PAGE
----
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3 Important Self-Care Tips for Travel Nurses

Travel Nurse Relaxing

Self-Care is important for Travel Nurses.

One of the unfortunate truths in healthcare is that nurses spend their professionals lives caring for others, but yet often don’t take the time to care for themselves, either physically or emotionally. This seems to be particularly true for travel nurses due to their demanding schedules, living in new cites and being way from friends and family. Why is it so hard for nurses to spend time on self-care? For some travel nurses it may be a challenge simply to find the time to carve our of their day. For others, it may be an uncomfortable task to schedule “me time” – feeling that they may be “indulging” when they are surrounded in their working day/night by others who are in need. While the specific reasons for the pervasive lack of self-care in travel nursing can be numerous, the critical importance of taking time to nurture one’s mind and body cannot be overstated. A number of recent studies have shown that people who do not take time on a regular basis for self-care can do lasting damage to their physical and emotional well-being. With this in mind, the team at Go Healthcare Staffing has compiled these 3 important self-care tips for travel nurses.

Set Aside Daily Quiet Time For The Mind:

Travel nurses are absolutely bombarded every day with noise: monitors beeping, patients in need of care and the normal hustle and bustle of a demanding healthcare facility. Even a travel nurse’s non-work hours are filled with text messages, appointment reminders and other personal and professional demands. Sensory overload can occur very easily and that can contribute to headaches, lack of focus and lack of sleep. So, when travel nurses are off work, try completely unplugging from the world, if even only for 30 minutes or so. Give yourself permission to simply sit and decompress. This is not sleeping or a cat-nap. Think of it as a simple approach to meditation and cleansing the mind this is YOUR time. Position yourself in a quiet environment (inside or outside) and allow yourself to breath. Don’t feel pressured to solve a problem or plan your shopping list. Don’t worry about calling mom because you haven’t talked to her in a week or replying to your friend’s text from last night. Simply allow your mind to empty itself of the problems and noise of the day and remove the negativity. You can close your eyes or simply focus on a pleasing object or a point in nature. This quiet time will help quiet the mind and the body and will do wonders for your mood and your body. This is not indulgence, it’s necessity.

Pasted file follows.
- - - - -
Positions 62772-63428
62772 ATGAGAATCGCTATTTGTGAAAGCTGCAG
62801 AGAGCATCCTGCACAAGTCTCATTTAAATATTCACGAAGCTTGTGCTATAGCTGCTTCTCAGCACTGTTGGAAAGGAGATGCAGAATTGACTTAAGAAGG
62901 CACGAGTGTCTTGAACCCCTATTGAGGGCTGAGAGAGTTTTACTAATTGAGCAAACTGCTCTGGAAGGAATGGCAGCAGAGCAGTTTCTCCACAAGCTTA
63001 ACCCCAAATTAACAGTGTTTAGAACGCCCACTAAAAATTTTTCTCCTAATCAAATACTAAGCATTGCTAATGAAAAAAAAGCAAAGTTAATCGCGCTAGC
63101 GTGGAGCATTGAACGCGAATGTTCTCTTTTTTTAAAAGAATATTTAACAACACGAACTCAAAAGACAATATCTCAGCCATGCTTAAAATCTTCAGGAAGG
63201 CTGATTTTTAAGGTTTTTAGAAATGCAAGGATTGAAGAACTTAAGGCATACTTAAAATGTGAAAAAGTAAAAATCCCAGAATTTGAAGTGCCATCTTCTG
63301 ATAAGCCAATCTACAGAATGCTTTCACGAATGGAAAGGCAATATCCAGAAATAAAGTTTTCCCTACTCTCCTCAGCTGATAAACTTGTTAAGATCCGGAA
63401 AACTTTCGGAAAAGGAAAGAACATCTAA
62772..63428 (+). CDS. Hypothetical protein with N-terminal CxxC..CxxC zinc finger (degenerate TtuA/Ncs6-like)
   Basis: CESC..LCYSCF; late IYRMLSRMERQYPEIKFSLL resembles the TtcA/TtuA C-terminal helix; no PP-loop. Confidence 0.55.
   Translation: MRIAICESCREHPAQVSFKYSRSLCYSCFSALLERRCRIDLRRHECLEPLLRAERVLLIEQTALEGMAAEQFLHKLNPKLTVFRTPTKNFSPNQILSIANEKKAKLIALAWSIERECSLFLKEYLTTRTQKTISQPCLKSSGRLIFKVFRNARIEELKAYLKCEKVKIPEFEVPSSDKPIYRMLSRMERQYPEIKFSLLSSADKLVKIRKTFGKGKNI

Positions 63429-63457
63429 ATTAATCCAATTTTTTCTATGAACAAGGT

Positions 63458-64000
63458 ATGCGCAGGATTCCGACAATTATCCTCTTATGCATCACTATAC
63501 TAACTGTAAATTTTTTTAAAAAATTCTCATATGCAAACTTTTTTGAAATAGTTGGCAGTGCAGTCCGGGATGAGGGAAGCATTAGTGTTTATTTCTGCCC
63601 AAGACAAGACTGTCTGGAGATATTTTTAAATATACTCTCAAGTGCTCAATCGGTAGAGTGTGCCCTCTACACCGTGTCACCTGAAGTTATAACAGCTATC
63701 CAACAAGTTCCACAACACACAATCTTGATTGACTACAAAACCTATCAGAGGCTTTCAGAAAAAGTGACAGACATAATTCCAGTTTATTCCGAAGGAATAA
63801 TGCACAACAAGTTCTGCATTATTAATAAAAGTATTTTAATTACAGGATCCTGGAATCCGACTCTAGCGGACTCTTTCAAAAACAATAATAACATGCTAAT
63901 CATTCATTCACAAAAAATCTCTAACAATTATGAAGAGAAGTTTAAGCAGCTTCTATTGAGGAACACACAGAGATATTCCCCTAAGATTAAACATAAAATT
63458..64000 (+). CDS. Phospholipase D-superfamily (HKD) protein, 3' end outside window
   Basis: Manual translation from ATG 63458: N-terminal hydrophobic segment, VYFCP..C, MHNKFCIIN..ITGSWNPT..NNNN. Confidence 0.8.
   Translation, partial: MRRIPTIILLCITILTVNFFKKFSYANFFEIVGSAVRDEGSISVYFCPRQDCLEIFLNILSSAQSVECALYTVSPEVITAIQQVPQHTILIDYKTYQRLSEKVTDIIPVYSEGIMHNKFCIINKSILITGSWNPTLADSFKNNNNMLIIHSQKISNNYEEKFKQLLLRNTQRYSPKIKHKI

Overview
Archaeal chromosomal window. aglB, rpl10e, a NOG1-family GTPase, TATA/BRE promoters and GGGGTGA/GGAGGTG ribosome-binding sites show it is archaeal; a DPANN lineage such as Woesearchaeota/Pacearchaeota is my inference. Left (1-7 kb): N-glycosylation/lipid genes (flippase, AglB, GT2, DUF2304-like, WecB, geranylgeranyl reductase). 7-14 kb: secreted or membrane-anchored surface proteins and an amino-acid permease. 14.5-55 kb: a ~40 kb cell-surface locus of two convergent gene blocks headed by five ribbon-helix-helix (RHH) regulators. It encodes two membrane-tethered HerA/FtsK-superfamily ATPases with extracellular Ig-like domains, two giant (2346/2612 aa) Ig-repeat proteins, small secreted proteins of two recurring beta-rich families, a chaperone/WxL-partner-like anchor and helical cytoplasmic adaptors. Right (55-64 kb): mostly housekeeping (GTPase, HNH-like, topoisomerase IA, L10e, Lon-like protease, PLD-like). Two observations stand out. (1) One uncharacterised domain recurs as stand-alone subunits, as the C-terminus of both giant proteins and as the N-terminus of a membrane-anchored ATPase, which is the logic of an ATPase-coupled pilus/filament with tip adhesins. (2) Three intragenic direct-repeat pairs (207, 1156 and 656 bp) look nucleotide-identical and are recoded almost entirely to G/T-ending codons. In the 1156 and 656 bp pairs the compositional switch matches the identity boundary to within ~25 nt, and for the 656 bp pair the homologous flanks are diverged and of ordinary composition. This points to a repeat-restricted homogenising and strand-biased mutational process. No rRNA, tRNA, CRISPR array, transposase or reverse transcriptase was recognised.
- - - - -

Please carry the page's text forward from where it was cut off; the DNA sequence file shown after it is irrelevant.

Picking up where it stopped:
Get Some Form of Physical Exercise Every Day:

The body-to-mind connection is even more critical for travel nurses. If you don’t feel well, you won’t BE well. Now, we know – easier said than done. Travel nurses by nature have crazy schedules that can often prevent them from going to the gym or working out on a regular basis. However, there are easy steps that can be taken to work in some exercise in the daily routine. A simple 10 minute walk can be beneficial. Even something as small as parking a block away from the facility you’re working at to get a little extra exercise in fresh air can help you feel better and at least get some form of activity in.

Now, if it’s possible, regular exercise is best, but remember, it doesn’t have to be a 4 hour marathon workout session. Ideally, join a local gym temporarily while you’re on assignment (in fact the YMCA is one organization that will honor memberships from one facility to another nationally). Most gyms will have month-to-month memberships that can fit your schedule and won’t hurt your bank account. Often these facilities will even give you a further discount if you just ask (remember: “never ask… never get!”). Tell them you’re a travel nurse, explain what you do and you may be surprised at how accommodating the staff can be in terms of pricing. From there ask the fitness counselors if they can develop a quick workout (45 mins) that you can reasonably do 2-3 times a week. Many people defeat themselves thinking that they have to go to the gym every day to get benefits – not true! Just working 2-3 times per week for 45 mins per session will have a tremendous positive impact on your overall well-being. Try mixing in cardio (treadmill, bike, elliptical machine) as well as resistance training (free weights, machines, etc.). A healthy mix of resistance and cardio is critical for a good workout – too often nurses focus on cardio but strong muscles will help burn fat (remember: muscle burns calories) and protect your back, legs and other areas that get beat up from the demands of travel nursing. In addition, resistance training and weight lifting trigger specific endorphins that can help improve your mood…so make sure to “pump the iron” too!